With neo-liberal resource rationing, and the onus of cost shifting from the state to individuals, families, and communities, migration issues can add a further layer of complexity to the question of caring for the elderly. By presenting examples from a variety of contexts and countries, this book will stimulate readers into considering new approaches to their own local situation in an attempt to find sustainable social work responses, and in helping to build intergenerational solidarity and social capital.
Contributions to the book focus on patterns of migration: older migrants, migrating families and migrant carers. Facilitating and supporting social solidarity both locally and internationally requires social workers to understand the different contexts for elderly social work both within their own country, and internationally. Central to this area of work is the promotion of values that respect differences and uphold the principles of human rights and social justice. This book highlights the need to consider migration as a driver for social change, offering the opportunity for new forms of social solidarity that can adapt and support people inter-generationally and sustainably in later life. This book was originally published as a special issue of the European Journal of Social Work.
Table of Contents
Introduction: An introduction to ‘the age of migration’ and its consequences for the field of gerontological social work Sandra Torres & Susan Lawrence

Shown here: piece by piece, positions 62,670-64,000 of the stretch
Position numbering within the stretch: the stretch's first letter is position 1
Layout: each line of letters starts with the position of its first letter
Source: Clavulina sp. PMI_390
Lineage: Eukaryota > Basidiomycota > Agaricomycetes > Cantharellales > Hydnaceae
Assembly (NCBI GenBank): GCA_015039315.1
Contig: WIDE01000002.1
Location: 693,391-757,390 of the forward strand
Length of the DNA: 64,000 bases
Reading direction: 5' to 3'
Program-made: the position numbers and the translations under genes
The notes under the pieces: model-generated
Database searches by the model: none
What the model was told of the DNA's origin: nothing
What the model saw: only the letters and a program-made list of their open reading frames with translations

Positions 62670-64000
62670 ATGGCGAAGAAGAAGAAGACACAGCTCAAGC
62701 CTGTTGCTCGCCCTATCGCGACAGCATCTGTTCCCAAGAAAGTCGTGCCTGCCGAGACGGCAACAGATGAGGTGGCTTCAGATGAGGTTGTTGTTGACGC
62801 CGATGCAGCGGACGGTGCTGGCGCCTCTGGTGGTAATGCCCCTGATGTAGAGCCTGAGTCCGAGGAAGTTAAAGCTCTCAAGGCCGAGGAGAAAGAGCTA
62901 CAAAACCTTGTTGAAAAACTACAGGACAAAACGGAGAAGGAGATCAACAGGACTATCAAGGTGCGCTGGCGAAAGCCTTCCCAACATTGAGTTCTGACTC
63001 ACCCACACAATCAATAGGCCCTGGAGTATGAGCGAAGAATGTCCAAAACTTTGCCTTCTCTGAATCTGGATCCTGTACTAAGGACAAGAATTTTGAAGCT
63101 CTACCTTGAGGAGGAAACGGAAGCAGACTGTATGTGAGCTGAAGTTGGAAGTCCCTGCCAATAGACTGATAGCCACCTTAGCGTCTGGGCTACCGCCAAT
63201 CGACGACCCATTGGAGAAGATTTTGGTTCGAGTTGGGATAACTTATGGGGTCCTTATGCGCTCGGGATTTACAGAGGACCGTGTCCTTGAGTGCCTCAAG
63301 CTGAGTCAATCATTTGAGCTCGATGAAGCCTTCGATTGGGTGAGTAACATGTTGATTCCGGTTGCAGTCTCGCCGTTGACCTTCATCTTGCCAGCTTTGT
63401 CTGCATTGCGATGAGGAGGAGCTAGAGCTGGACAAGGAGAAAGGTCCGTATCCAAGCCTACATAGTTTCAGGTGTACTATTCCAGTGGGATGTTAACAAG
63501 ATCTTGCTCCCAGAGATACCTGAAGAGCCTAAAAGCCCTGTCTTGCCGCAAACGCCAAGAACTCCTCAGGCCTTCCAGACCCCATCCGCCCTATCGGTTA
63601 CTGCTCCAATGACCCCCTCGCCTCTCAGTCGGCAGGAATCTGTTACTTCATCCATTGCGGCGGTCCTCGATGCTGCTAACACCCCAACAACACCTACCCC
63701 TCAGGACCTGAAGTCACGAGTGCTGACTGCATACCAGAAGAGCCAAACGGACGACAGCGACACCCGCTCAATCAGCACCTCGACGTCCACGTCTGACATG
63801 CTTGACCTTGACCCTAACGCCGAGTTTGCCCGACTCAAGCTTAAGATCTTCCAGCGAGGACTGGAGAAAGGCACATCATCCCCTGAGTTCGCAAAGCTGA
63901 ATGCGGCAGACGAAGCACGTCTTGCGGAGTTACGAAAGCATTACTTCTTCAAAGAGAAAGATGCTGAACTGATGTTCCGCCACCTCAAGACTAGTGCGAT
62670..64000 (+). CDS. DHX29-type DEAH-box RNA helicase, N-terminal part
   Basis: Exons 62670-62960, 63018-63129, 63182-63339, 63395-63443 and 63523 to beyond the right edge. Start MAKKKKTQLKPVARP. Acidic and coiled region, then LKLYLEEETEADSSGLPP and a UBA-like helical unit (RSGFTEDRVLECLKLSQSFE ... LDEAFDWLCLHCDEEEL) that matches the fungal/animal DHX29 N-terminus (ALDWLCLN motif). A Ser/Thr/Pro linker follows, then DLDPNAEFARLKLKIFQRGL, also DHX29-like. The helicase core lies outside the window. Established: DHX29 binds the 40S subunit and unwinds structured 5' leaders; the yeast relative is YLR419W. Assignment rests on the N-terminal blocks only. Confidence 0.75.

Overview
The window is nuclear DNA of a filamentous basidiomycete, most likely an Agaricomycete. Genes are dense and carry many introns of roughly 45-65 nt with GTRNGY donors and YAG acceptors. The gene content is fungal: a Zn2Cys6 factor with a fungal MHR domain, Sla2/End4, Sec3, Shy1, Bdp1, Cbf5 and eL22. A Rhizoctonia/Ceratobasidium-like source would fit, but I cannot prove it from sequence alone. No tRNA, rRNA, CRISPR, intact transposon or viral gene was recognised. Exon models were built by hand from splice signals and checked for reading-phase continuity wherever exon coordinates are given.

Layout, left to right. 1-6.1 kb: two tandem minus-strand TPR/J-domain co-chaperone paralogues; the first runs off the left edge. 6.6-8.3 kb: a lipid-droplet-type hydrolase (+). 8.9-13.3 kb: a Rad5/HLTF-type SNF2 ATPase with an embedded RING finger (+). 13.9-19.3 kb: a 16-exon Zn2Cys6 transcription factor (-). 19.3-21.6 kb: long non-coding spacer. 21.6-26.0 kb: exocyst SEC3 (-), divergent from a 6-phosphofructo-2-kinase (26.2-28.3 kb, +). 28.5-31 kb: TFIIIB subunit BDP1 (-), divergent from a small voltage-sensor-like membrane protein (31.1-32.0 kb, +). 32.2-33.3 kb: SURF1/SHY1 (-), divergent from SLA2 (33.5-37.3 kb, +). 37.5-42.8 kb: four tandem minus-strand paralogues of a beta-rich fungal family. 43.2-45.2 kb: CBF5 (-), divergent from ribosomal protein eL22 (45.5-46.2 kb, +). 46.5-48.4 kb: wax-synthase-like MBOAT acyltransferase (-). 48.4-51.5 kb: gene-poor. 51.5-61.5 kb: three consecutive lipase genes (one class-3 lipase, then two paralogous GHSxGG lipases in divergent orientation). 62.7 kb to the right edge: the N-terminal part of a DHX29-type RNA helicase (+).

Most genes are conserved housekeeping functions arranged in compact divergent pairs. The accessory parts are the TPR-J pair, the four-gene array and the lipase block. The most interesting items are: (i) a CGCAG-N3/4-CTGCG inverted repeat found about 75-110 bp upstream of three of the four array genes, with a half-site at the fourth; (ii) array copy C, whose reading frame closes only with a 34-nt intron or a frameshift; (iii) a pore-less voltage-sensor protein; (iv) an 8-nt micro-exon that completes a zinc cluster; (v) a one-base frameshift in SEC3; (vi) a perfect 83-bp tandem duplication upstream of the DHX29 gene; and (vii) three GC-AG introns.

1. The impact of migrant work in the elder care sector: recent trends and empirical evidence in Italy Mirko Di Rosa, Maria G. Melchiorre, Maria Lucchetti & Giovanni Lamura
2. Migrant workers in eldercare in Israel: social andlegal aspects Esther Iecovich & Israel Doron
3. Towards a model of externalisation and denationalisation of care? The role of female migrant care workers for dependent older people in Spain Belén Agrela Romero
4. Grandmothers as main caregivers in the context of parental migration Maria-Carmen Pantea
5. Families and caring amongst older people in South Asian communities in the UK: a pilot study Christina R. Victor, Wendy Martin & Maria Zubair
6. Democratization of ageing: also a reality for elderly immigrants? Claudio Bolzman
7. Social work, older people and migration: an overview of the situation in Sweden Emilia Forssell & Sandra Torres
8. The experiences and expectations of care and support among older migrants in the UK Gianfranco Giuntoli & Mima Cattan
Susan Lawrence is President of the European Association of Schools of Social Work (EASSW), Regional Vice President of the International Association of Schools of Social Work (IASSW), and until 2013 was Head of Social Work at London Metropolitan University, UK. She qualified as a social worker in1976 and has been a social work academic since 1991.
Sandra Torres is Professor of Sociology & Chair in Social Gerontology at Uppsala University, Sweden. Her research – which often lies at the intersection between the sociology of ageing and the sociology of migration and ethnic relations – problematizes old age-related constructs, sheds critical light on commonly used methods in health and social care, and deconstructs some of the assumptions that guide policy and practice for the older segments of our populations.